Photo by Cherrie Hanson
Left to right, Dr. Waleed Najeeb, Janan Najeeb, Mac McKinney, Heather Gilvary-Hamad and Dr. Ghudran Abdulal in the lobby of the Oriental theater in Milwaukee for the screening of Stranger at the Gate.
Mac McKinney almost became one of America’s most infamous mass murderers. Instead, he became a leading spokesperson for tolerance and understanding. Had his 2009 plot succeeded, he might have killed as many as 200 Muslims. Instead, he became Muslim.
McKinney was in Milwaukee on March 17, speaking at the Oriental Theatre in conjunction with the screening of his Oscar-nominated short documentary, Stranger at the Gate. Milwaukee Muslim Women’s Coalition (MMWC) invited Milwaukee Film to co-sponsor the event and they responded enthusiastically.
The partnership between Milwaukee Film and the MMWC began years ago when Milwaukee Film invited the MMWC to bring their Muslim film festival to the Oriental Theater. Last year, the Milwaukee Muslim Film Festival became a permanent part of Milwaukee Film’s Cultures and Communities Festival.
The post-film Q & A, moderated by MMWC president, Janan Najeeb, was delivered to a full house. Questions from the audience and responses from McKinney were as riveting and informative as the film itself.
Photo by Rawand Yazaw
The film focuses on how McKinney, who served with the U.S. Marine Corps during the occupation of Iraq, returned home to Muncie, Indiana, embittered and hateful toward Muslims.
In Stranger at the Gate, his wife Dana recalls leading him down the opposite aisle in supermarkets if she spotted women wearing the hijab. She was afraid of an angry outburst, but never imagined he might actually kill.
A powerful-looking man with USMC tattoos and the heft of a weightlifter, McKinney speaks frankly about himself and his experiences in the documentary, which also includes memories and comments by members of the Islamic Center of Muncie.
He was a troubled teen, using and dealing drugs. He joined the Marines when he turned 18, looking for discipline and seeking the respect of his father, a Marine veteran. McKinney served in the Corps for 25 years.
In Iraq, he was on the front lines of a conflict that had no front lines. Improvised Explosive Devices (IEDs) and snipers posed an ongoing threat to the occupation forces and could crop up almost anywhere at any time. Asked in the film about killing, McKinney recalled that an officer told him, “As long as you can look at them as anything but human, you won’t have a problem.”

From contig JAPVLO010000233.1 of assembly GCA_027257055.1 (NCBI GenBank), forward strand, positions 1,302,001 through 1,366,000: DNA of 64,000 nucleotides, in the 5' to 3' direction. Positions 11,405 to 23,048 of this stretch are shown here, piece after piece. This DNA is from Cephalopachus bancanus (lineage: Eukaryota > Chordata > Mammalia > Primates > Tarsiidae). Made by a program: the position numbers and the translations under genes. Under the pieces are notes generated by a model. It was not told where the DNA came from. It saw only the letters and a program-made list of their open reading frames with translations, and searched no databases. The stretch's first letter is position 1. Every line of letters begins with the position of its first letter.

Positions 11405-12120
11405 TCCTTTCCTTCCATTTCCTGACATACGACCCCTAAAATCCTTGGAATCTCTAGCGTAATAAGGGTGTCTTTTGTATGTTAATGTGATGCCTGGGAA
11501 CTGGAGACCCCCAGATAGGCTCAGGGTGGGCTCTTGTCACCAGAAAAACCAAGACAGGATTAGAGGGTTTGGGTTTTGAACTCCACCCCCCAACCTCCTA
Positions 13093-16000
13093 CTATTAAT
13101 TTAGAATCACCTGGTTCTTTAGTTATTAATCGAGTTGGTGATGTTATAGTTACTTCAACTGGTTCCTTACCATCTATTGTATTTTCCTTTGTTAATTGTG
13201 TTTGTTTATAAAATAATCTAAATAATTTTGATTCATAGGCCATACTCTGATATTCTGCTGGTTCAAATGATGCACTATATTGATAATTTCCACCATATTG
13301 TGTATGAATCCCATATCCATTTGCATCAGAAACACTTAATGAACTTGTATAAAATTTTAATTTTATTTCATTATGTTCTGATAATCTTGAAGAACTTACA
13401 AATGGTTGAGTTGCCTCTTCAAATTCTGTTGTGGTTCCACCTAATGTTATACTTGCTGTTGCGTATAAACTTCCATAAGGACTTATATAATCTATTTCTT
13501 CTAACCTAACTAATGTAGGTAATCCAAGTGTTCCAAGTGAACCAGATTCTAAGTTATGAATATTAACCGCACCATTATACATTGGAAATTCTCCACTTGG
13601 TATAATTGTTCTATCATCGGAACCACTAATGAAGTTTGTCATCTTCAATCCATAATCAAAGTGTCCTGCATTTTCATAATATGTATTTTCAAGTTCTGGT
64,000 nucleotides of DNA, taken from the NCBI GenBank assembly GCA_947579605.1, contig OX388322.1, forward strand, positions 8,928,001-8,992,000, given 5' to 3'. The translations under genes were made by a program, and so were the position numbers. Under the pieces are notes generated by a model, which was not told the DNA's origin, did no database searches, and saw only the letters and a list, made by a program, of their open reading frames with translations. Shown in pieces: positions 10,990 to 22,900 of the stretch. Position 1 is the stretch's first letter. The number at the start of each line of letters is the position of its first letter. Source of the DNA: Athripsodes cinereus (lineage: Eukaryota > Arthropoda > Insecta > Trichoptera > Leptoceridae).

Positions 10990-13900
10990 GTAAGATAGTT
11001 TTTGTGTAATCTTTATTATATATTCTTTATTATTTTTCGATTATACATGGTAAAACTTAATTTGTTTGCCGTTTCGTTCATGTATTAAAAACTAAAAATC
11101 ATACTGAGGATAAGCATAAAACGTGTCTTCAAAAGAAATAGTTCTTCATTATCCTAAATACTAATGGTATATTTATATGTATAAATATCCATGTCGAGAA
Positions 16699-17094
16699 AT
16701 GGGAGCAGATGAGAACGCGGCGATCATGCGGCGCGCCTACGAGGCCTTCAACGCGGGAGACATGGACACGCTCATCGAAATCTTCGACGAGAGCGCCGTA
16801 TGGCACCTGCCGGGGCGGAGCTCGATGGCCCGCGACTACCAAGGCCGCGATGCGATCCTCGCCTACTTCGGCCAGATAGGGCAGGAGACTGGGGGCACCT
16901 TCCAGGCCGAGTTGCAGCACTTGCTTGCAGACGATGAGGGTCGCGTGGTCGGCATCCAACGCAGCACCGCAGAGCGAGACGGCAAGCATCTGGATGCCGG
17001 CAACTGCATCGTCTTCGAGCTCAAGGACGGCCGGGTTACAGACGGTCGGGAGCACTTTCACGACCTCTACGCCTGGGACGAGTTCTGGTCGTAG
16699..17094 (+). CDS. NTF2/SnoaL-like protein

With that dehumanized ethos in mind, and traumatized by his deployment in Iraq, McKinney built his own IED and planned to leave it at the Muncie Islamic Center on a Friday afternoon in 2009.
MMWC president Janan Najeeb moderated the post-screening Q & A with Mac McKinney at the Oriental theater.
Muncie’s Muslim community is largely composed of immigrants from several nations and their children. One member interviewed for the film, Jomo Williams, is an African American (his great grandfather was lynched) who converted to Islam at age 21. He recounts that hostility from the surrounding city after 911 became visible.
“We were just as devastated as any American,” he says, adding that his neighbors treated him “differently” following Al Qaeda’s assault on the U.S.
Bibi Bahrami, an Afghan refugee who came to America in the ‘80s, says how difficult it was to see the violence of 911 in her adopted country—and the hateful remarks, aimed at her and other Muncie Muslims, that followed.
McKinney had never known any Muslims except as real or potential adversaries on the streets of Iraq. Seeing that a Muslim community had grown up in Muncie enraged him. “It got to the point where I wanted to do harm to them … I knew I’d get caught. I was good with that. I wanted to tell people, ‘Yes, I did this!’”